Olympus E-PL 2

Well how good is the new Olympus E-PL 2?

The simple answer is it is better than good enough and most of the online reviewers who I read on a regular basis agree. The pixel peepers and equipment geeks may not be totally satisfied but you’re not likely to bump into them when you’re out shooting.

This is a “real-world” review focusing on “real-world” photographers. So let’s get on with it.

The Olympus E-PL 2 Micro Four-Thirds mirrorless camera does a lot of thing really well and it’s those things that is going to make this 12 megapixel point and shoot so successful. That’s the bottom line when it comes to this camera.

Back when I was a boy, Olympus had two amazing camera break-throughs. The first was the original half-frame Olympus Pen camera. Since it only used half of each 35mm frame on the film roll, the original Pen could get 72 images per roll. As the images were half size of a regular shot image, they weren’t as meaty as the full-frame image but they were plenty good enough for the person who wanted a smalls travel camera to tuck away in a purse or jacket pocket. Olympus sold a ton of these cameras and they are highly collectable today.

Move forward 50 years and Olympus is back at it again with the Micro Four-Thirds format which sees these cameras equipped with sensors that are five to nine times bigger than sensors in standard point and shoot cameras and are actually pretty close to sensors found in cropped (DX) format 35 mm DSLRs but still substantially smaller than sensors in full-frame cameras (which started at $1500 and rise quickly in cost). Talk about reinventing the past. Olympus has done a fabulous job here.

BTW the second big breakthrough for Olympus was its OM-1 series DSLRs which were really popular in the early 70s when Nikon especially ruled the professional world. Women photojournalists especially liked the diminutive OM series as it was an ideal fit for people with smaller hands or who didn’t want to carry a couple of heavy Nikon Fs around their neck. The OM series was a complete system and many photographers remember them fondly. 

So back to today and the E-PL 2.

For people wanting superior images while carrying a relatively small camera that takes interchangeable lenses and has a built-in flash that is activated with a push button (as opposed to automatically popping up or firing as is the case with most amateur point and shoots) and maybe would prefer the camera to do the all the thinking when it comes to photography, then this is one of the best choices out there (other contenders are Lumix GH2 and GF-2, Sony NEX-3 and 5, and others. All good cameras).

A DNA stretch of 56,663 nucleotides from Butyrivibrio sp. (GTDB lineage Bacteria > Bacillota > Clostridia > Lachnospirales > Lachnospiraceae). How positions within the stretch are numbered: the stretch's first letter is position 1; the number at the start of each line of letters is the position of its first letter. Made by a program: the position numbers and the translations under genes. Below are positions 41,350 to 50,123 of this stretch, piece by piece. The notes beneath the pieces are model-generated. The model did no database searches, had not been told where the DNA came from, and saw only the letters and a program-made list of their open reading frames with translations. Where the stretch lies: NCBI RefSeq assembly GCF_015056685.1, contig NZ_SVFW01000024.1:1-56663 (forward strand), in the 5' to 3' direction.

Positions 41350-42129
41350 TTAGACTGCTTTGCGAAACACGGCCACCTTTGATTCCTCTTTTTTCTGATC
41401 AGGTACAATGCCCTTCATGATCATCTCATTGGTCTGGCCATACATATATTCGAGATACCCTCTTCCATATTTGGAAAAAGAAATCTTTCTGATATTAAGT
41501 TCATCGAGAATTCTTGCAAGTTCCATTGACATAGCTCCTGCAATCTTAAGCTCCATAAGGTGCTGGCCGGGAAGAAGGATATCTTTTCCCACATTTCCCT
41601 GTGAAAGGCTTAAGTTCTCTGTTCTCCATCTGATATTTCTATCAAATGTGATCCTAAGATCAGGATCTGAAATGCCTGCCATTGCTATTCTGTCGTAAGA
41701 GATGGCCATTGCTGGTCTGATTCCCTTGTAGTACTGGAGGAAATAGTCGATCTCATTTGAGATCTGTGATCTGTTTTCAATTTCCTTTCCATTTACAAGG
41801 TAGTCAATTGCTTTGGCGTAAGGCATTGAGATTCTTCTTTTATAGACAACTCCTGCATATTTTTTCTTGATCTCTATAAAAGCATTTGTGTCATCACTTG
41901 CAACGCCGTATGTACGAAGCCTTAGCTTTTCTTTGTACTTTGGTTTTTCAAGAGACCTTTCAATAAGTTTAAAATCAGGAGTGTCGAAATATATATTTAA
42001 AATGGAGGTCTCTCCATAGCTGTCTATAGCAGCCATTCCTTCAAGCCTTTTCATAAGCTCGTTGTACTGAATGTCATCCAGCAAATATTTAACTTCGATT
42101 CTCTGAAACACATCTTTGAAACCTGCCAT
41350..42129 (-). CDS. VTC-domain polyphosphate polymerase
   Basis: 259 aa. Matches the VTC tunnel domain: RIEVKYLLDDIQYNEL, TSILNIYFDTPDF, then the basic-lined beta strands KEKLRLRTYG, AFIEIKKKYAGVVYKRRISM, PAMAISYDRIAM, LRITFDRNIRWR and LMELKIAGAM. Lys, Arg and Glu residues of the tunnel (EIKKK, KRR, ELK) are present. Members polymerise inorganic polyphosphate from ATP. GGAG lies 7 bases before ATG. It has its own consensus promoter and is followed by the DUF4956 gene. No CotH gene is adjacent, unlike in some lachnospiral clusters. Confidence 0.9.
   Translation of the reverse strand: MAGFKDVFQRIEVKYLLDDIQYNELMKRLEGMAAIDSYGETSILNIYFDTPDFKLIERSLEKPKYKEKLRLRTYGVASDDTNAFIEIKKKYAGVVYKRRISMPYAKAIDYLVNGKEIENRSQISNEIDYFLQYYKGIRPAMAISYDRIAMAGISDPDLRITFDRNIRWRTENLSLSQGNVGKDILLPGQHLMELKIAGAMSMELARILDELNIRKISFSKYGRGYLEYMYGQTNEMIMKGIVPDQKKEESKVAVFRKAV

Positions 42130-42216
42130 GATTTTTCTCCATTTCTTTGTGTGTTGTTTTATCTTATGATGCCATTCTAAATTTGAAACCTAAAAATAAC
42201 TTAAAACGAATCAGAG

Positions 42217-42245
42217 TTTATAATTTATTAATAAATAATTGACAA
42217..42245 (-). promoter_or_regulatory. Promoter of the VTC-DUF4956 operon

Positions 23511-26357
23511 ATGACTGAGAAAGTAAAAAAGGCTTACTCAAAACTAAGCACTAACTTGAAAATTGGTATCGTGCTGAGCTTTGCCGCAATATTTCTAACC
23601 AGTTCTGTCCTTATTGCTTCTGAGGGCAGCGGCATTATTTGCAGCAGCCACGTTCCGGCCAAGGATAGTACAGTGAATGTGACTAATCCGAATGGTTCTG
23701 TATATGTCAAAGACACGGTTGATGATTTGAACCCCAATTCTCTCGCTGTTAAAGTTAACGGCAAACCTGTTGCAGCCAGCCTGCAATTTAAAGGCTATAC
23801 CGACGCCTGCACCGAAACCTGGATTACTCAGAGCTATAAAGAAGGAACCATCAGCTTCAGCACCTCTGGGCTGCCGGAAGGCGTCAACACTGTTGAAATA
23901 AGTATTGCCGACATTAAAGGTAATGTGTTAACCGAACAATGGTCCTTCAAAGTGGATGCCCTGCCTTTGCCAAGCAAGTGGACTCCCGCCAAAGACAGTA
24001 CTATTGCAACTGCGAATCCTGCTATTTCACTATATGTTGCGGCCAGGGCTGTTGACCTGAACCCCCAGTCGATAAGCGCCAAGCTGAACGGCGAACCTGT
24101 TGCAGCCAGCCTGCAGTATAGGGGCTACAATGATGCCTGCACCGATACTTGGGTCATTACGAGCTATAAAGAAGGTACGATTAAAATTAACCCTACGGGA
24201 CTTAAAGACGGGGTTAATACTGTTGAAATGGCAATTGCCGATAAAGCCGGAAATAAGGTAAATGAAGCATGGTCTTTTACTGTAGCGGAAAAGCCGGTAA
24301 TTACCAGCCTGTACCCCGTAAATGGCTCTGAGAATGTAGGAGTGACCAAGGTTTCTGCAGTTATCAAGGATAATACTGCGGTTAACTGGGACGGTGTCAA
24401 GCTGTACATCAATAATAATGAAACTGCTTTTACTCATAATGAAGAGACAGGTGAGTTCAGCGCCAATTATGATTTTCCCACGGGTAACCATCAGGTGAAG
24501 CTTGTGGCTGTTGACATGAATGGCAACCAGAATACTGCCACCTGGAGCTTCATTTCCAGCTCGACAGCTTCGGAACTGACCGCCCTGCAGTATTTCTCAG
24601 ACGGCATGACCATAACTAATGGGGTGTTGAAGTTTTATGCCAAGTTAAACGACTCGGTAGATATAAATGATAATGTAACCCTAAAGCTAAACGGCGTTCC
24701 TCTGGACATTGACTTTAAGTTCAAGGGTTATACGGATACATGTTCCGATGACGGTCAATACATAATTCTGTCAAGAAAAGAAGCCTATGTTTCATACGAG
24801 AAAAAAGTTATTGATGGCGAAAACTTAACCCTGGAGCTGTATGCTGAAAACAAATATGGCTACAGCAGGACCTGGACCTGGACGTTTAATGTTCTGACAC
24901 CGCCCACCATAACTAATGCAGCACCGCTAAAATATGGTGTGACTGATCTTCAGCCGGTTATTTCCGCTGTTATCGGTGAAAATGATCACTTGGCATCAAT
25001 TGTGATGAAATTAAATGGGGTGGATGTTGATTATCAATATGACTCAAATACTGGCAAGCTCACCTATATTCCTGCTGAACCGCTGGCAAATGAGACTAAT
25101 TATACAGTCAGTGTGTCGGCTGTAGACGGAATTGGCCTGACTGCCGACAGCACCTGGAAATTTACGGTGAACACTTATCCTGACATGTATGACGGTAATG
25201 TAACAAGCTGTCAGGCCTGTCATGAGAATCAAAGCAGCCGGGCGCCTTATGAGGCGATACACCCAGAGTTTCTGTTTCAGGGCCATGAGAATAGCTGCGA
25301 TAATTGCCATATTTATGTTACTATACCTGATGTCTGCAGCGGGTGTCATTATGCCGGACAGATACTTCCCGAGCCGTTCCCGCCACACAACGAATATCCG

So guess who this camera is perfect for at my place?

Of course if’s a perfect camera for my wife. She is a pretty good photographer (She has the “eye”.) and is taking a lot of trips with her mother and sister and our niece in the next couple of years and I won’t be there (Women only!) to help her with her camera. I wanted her to have a camera that would take bigger images than our ageing Fujifilm F-30 six-megapixel point and shoot and it was the E-PL 2 that felt right in her hands. I was trying to get her into a NEX-3 because of its bigger sensor and ability to shoot panoramas by merely holding down the shutter and firing off a string of shots which the camera stitches together in software (cool feature) but it was not to be 😦

So, after much deliberation we bought the E-PL 2 with its new lighter, silent (the camera shoot 720 Hi-Def video and benefits from near silent zooming) 14-42 MSC lens (28-84 35-mm equivalent)  which collapses to store on camera and pops out when you’re ready to shoot and the tiny fast  17mm f/2.8 “pancake” lens. I also have my eye on the $199 (from Amazon) 40-150 (80-300mm 35-mm equivalent) zoom. And I’d like a dedicated macro and maybe a really fast f/1.4 lens around 14mm for shooting parties with available light.

If we go on a trip to do whale watching or an African safari I want the 75-300mm (150 to 600 35-mm equivalent) zoom but at $800 from Amazon that’s going to have to wait. (But the argument going around my house is a 600mm non-zoom Nikon lens sells for $10,000 and the 200-400mm zoom (in photo above) is over $6,000. So don’t you see what a deal this is Honey?? Honey!!  And the Olympus lens is so much more compact (thanks to the Micro Four-Thirds format). So far, no joy at home 🙂